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I have always loved tractors. While growing up among cultivated fields, visiting grandparents on farms in Missouri and North Dakota or passing hundreds of farms while traveling as a youngster I was enchanted and fascinated by these powerful machines and the many companies which then manufactured them: John Deere, International Harvester, Massey-Harris, Oliver, Minneapolis-Moline, Case, Allis Chalmers, Ferguson and Ford.

I feel very privileged for having farms and farming play such a big part in my life. The church organization in which I grew up maintained a large farm operation to nurture its members. So adjacent to its central New Jersey headquarters were a modern dairy farm and fields of corn and alfalfa to support its operation as well as orchards of fruit and large fields of vegetables produced to eat fresh in the summer or to be preserved for winter consumption.

To work its fields the church maintained a small fleet of tractors and all the requisite implements for them: plows, tine and disc harrows, planters, harvesters, mowers, rakes, balers, choppers and wagons. Fields were plowed, harrowed and planted. Field corn was harvested in the summer for silage and in the fall for poultry feed. Tomatoes, sweet corn and other vegetables were planted, cultivated and picked. Peaches and apples were grown in the orchards and harvested in summer and fall.

As a youngster I was expected to assist in many of the church farm processes and while I did not particularly enjoy menial tasks like weeding or picking fruit or vegetables, I did enjoy very much the more glamorous and muscular operations like baling hay and transporting and stacking the bales. But the best thing about farming as a child was when I got to drive a tractor. To feel the steady throb of a John Deere two cylinder engine beneath me and to experience its power as I shoved the clutch lever forward to engage the drive wheels, was a huge thrill that I will never forget. Or to feel the smoother pulsation of a powerful International Harvester Farmall four cylinder engine and to feel it surge forward powerfully while smoothly turning over three plow furrows was a wonderful experience.

My father, as I mentioned in a previous article, was a part time farmer in the church and not only assisted in the general farm operations but did some farming on his own to make money for the family. In the early 1950’s he bought a small tractor designed for cultivation of food crops called the Farmall Super A, an improved version of the original “A”. A unique feature of its design was that the engine and transmission were offset, giving the operator a full view of the row of plants that he was cultivating.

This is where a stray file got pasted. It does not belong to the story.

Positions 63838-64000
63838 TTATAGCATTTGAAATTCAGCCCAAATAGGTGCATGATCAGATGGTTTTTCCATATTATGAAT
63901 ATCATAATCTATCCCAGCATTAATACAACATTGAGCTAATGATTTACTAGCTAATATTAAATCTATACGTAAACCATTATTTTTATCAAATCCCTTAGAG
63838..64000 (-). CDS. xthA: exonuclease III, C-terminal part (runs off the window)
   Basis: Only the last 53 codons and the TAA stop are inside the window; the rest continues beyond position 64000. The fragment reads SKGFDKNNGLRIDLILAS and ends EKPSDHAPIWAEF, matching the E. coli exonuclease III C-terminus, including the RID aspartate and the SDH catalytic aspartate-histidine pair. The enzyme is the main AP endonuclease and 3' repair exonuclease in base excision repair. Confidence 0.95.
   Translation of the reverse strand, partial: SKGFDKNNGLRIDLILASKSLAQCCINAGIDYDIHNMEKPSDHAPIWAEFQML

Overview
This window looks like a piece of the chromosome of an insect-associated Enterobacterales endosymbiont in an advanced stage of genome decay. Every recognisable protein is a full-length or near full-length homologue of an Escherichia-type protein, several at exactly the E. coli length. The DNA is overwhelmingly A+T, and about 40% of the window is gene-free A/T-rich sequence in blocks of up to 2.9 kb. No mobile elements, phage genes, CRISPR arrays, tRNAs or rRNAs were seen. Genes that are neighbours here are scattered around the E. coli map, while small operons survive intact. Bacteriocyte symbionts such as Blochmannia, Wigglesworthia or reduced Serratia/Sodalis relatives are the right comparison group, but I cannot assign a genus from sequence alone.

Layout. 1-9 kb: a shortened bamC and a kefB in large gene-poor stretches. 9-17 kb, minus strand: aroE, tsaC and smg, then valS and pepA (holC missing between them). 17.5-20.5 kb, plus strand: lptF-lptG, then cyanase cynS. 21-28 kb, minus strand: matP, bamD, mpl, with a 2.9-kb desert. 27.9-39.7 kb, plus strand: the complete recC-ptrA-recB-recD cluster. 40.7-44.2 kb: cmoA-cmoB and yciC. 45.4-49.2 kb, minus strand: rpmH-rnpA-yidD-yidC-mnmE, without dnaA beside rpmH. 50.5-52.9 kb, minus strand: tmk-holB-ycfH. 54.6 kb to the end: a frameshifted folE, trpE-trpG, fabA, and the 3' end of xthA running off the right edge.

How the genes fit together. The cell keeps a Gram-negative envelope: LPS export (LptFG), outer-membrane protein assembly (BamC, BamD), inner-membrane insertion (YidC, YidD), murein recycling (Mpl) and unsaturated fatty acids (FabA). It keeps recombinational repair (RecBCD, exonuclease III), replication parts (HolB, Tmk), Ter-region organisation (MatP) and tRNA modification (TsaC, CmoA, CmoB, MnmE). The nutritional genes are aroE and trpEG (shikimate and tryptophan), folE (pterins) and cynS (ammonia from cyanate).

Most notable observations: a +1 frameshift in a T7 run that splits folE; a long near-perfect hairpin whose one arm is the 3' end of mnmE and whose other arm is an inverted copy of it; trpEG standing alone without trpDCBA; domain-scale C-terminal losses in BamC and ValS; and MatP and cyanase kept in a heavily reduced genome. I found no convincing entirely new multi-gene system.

Tractor power was often rated by how many plow bottoms could be pulled and the Super A being a small tractor could handle only a single bottom plow. But it was ideal for planting and cultivating the smaller plant crops my Dad raised. I think almost all of us drove Dad’s little Super A at one time or another.

Farmall Super A

On the church farms, the first tractor I drove was a John Deere Model A. This popular tractor was manufactured from the 1930’s through the early 1950’s and had an enviable record of reliability and longevity.

The several I drove, most likely manufactured in the 1940’s were basic and simple “hand start” models, with no battery or electric starter and the engine flywheel and clutch assembly spinning dangerously outside of the crankcase.The ignition spark was provided by a “magneto” which supplied current to the spark plugs when the engine was cranked or running.

Starting a John Deere A was an interesting process which involved first advancing the throttle, then adjusting the choke, next opening a petcock on each of the two big cylinders to reduce compression and finally grasping the flywheel and turning it by hand until the engine sputtered to life, after which the choke was turned off and the petcocks closed. You just had to hope that you kept your hands and your clothing out of the area of the flywheel once the engine engaged and it started spinning. You also had to beware of an additional risk to your hands, arms and body during the cranking process when a misfire would cause the flywheel to jerk crazily backward while you were trying to turn it.

This model’s transmission had six forward speeds and a hand clutch, a lever that you thrust forward to engage the transmission. Like most tractors of its type it also had separate brake pedals for the left and the right drive wheels whose application was often necessary to help turn the tractor in soft soil.

The trademark putt-putt sound of John Deere two cylinder engines is a precious memory to many who farmed in the 1930’s, 40’s and 50’s. John Deere tractors would sadly lose this charm when the company, its engineers having extracted about all the power they could from two cylinder engines, turned to four and six cylinder engines starting in 1960.

John Deere Model A